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Church must live with history of ‘saints and slave-traders’, archbishop says

UK News | Published:

Archbishop of Canterbury Justin Welby made the comments during a virtual service to confirm the election of the new Archbishop of York.

The 98th Archbishop of York, Bishop Stephen Geoffrey Cottrell, takes up the historic Braganza crozier at York Minster (Peter Byrne/PA)

Being a Christian in the Church of England means living with “baggage” which includes “saints and slave-traders”, the Archbishop of Canterbury has said.

Justin Welby said the Church has an inheritance “to be reformed, to be repented of, to be imitated” during a virtual service on Thursday for the Confirmation of Election of Stephen Cottrell as the 98th holder Archbishop of York.

The archbishop also acknowledged that the “ravages of the coronavirus” have shaken the foundations of our society to their core.

In his address following the formal election ceremony, Mr Welby said: “Living as a Christian requires us to live not only in fellowship with Christians around the world but, also, with the Church throughout time, in practice that draws us into traditional and inherited patterns.

The new Archbishop of York Stephen Cottrell (Danny Lawson/PA)
The new Archbishop of York Stephen Cottrell (Danny Lawson/PA)

“With the Church of England we know that some of those bring baggage.

“We find saints and slave-traders, the proud and prelatical, with the humble servant of the people.

“They are part of us, of our inheritance, to be reformed, to be repented of, to be imitated.”

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The archbishop told those watching online: “We gather together during a time of uncertainty when many are suffering, many are fearful and the foundations of our society have been shaken to their core by the ravages of the coronavirus.

“The whole church is committed to pray for all those who have been affected and continue to be affected by this pandemic; Jesus told us to keep on praying and not to lose heart.”

Referring to the unusual circumstances of the service, Mr Welby said: “Even though this ministry begins today in a digital environment, it will be earthed in the world that Christ came to save.”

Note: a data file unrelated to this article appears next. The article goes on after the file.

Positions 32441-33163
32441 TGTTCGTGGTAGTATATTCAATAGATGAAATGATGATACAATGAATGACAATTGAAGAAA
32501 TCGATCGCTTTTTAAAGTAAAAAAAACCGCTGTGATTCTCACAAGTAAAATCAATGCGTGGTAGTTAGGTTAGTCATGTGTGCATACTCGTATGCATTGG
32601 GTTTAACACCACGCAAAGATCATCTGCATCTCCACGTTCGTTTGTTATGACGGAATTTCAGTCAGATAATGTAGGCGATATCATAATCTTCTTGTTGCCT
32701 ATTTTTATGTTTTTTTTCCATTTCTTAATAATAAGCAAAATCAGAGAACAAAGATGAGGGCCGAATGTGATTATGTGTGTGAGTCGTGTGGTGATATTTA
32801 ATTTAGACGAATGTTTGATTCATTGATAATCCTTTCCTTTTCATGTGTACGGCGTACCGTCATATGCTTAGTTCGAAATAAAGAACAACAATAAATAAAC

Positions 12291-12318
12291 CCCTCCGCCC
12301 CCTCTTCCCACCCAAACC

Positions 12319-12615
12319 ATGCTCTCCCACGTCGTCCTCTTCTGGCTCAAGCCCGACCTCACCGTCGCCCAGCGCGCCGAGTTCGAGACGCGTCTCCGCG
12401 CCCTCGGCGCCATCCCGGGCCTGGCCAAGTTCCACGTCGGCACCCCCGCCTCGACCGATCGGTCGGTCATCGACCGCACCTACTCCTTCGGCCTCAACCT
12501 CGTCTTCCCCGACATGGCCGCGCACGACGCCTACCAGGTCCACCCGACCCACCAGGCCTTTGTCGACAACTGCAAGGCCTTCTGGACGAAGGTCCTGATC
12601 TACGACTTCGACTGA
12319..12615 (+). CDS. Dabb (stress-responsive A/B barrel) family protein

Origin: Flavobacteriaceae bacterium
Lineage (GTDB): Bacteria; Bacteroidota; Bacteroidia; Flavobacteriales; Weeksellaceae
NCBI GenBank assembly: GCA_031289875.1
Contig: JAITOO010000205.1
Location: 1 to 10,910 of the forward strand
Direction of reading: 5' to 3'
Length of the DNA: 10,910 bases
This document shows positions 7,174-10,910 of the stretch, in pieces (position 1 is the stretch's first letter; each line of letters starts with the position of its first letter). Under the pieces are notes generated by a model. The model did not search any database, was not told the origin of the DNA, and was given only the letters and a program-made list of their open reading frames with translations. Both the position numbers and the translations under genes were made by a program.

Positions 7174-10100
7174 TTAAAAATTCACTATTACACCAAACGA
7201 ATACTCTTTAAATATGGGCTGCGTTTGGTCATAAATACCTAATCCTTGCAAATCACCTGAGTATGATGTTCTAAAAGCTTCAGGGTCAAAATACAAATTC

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Mr Cottrell, who has been Bishop of Chelmsford, succeeded Dr John Sentamu as the second most senior cleric in the Church of England, after the legal proceedings were completed during the service, which has been adapted due to the pandemic.

Following the election ceremony, the new archbishop undertook the custom of knocking three times on the west door of the Minster with the Braganza crozier, his staff of office, before it is thrown open. This is normally part of the now-deferred enthronement service.

Mr Cottrell told PA Media he was looking forward to when he could join a “big old service” in the Minster but said he was happy to “wait patiently” for that day to come.

Asked about the pandemic, he said: “Almost everybody I know, nobody says they want to be back to normal.

The 98th Archbishop of York, Bishop Stephen Geoffrey Cottrell, takes up the historic Braganza crozier (Peter Byrne/PA)
The 98th Archbishop of York, Bishop Stephen Geoffrey Cottrell, takes up the historic Braganza crozier (Peter Byrne/PA)

“We want this to end but we don’t want to be back to normal.

“I think we want a better world and I suppose I’m not going to apologise for being a bit of an idealist.

“I think we can build a better world, a fairer world, a more just world, a world where status and privilege don’t count so much, where everybody has an equal opportunity.”

He said is was “hugely exciting” to take up the role, if a bit daunting.

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